Thursday, January 20, 2011

Welcome To......The Future!

As if on cue, this gem of a paragraph about digital comics from Mark Millar:

"My point last week was that we're always told digital cuts out all the middle men between creator and reader, but as I illustrated by detailing the percentages we're in exactly the same situation as we are with print and I still have no idea what my books sold as downloads. I read online that I had 8 out of the top 10 downloaded comics for the year, but I still don't know what the total numbers were. All I know is that my combined income for having the top ten downloads of 2010 is projected to be less I got for one issue of Superman Adventures twelve years ago (and that wasn't very much money at all)."

A couple of really interesting things happening in that paragraph.  He's talking there about Comixology, which has developed into the place to buy digital books. Comixology's Top 10 biggest downloads were indeed dominated by Millar's Wanted and Kick-Ass.

He's telling us that he had eight out of Comixology's top ten books for 2010, and that said downloads combined paid him less than one comic's wages from the late 1990s. 

And THIS is the future?

And yes, I do get that the scenario isn't perfect.  The concept hasn't saturated into everybody's mind yet.  We don't have the perfect app or the perfect device yet, and these Millar books aren't surrounded by every last single comprehensive comic book title.  It's not ideal.

But at the same time, it's what we've been begging for all our lives, isn't it?  This isn't some black sheep New Coke launch or Crystal Pepsi debacle being tested or forced down anybody's throats.  They're giving us what we apparently can't live without!  The prevailing wisdom across all stratospheres of the comics kingdom for years has been that nobody wants monthly pamphlets.  Digital is what everybody wants, except for five dinosaurs who should still be able have a trade paperback because we feel pity for their poor dinosaur ways.  So cute, the paper dinosaurs.  We'll let them have some books while we bask in our cyber awesomeness.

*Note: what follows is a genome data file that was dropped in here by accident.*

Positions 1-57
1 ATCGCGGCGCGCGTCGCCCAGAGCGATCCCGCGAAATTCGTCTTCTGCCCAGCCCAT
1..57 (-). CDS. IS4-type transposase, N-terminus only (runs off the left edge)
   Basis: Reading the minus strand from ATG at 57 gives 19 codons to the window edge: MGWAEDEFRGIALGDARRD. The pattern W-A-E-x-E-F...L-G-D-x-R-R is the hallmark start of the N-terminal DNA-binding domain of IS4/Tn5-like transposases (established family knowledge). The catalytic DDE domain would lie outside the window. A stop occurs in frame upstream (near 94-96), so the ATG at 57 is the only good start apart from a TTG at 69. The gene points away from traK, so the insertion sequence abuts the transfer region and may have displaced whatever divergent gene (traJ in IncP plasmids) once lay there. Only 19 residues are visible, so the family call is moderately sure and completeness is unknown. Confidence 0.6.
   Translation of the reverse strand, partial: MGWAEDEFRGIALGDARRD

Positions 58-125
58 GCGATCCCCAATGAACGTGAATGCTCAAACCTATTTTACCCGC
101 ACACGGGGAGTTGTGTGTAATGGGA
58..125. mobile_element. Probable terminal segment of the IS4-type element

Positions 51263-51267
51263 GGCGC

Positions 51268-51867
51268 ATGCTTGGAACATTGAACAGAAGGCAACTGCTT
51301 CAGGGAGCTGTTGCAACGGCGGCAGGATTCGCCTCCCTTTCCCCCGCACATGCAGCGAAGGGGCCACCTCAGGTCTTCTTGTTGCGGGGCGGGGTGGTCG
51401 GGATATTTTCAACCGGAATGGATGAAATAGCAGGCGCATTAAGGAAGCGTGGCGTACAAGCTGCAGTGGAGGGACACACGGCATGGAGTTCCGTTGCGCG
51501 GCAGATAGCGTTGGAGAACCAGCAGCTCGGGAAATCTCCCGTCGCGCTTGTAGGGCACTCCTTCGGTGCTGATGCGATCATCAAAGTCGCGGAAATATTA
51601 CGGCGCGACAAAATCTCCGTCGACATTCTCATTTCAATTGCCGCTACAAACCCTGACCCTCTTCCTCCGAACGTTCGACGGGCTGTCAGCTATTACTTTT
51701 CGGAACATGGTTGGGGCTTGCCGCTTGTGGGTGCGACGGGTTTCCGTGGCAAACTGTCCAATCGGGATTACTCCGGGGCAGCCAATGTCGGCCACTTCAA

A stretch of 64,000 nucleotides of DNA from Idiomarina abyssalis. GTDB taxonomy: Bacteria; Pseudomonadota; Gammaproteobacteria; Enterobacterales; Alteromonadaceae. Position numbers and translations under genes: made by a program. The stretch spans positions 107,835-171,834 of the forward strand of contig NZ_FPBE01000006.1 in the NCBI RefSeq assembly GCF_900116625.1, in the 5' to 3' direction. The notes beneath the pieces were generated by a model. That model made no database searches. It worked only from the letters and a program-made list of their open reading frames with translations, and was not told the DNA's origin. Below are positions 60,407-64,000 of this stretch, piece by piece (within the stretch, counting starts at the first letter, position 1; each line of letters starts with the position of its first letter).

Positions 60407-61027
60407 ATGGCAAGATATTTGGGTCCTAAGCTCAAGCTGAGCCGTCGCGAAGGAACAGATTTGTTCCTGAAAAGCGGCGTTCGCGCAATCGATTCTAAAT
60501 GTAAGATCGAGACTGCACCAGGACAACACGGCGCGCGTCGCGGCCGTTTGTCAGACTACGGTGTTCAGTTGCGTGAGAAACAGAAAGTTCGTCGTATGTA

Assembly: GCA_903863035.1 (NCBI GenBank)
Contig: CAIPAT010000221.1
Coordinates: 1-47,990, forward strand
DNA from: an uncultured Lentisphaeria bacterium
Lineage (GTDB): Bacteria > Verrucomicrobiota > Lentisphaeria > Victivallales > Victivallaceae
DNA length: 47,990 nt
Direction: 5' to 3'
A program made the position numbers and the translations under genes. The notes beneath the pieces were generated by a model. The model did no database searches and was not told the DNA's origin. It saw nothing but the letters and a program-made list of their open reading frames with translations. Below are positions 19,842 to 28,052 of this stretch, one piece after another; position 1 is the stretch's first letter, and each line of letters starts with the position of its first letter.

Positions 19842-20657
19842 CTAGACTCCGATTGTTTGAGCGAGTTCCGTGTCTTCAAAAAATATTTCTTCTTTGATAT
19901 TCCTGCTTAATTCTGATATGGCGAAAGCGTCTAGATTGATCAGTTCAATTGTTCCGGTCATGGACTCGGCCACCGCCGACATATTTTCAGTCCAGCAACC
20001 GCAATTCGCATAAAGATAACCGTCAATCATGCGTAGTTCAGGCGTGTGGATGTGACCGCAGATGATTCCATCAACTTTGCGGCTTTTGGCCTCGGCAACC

Except, everybody keeps saying that, but absolutely nobody behaves that way.  I don't know anybody paying for digital books, and you don't either.  Mark Millar doesn't know anybody buying digital books, because he has the all the "hot" ones, and they haven't paid squat.  I don't know why he'd lie about that.

This is a really curious future, is all I'm saying.  It's a future with no real people or any actual money in it.  You'll pardon my prehistoric yet sardonic grin about the sublime awesomeness of The Future.

- Ryanosaurus Rex


Drew said...

Stop saying that! Just kidding. It is really not fair to compare digital to print. Digital seems superior in every way except for price and availability. I can still get most print comics cheaper than digitally and there is still very little day and date digital.

But seriously, I don't buy CDs, anymore. I only get the newspaper because my wife wants the ads. I buy most of my books digitally, and if there is a book I want to read that isn't available digitally I buy a different book that is.

Chronic Insomnia said...

Yeah, Drew, I know....I'm starting to annoy myself with all of the bluster, frankly. I'm just not happy unless I'm unhappy about something, I guess. Lucky for me I was born to love comics, so there's plenty to bitch about! I'm glad you're enjoying your digital comics, and I'm extra glad that you're buying them. I don't dislike digital comics, especially now that I don't fear them. The only thing that rankles is me the incessant pounding and the certainty of the pro-digital rhetoric. Maybe that camp should wait until they have even ONE THING to hang their hat on before crowning themselves? That's all I ask, really. But right now, I'm actually more upset about Spectacular Spider-Man 1,000 and Marvel's childish and transparent attempt to "one-up" Action Comics than anything else. So I'll be moving on to other gripes soon, have no fear!

Web Wreckage said...

There was an interesting article on BLEEDING COOL a couple of days ago about the high, exorbitant rates that Marvel is rumored to be asking for digital distribution rights to vendors - coupled with an inverse lack of choice or flexibility in letting vendors choose what product they would get to sell. The article's comments section devolved somewhat into 'digital comics are the future so you must accept it', but there were some interesting points made about the opportunities it might present smaller publishers (and even DC if they learn from Marvels possible pricing mistakes).

Here is the link: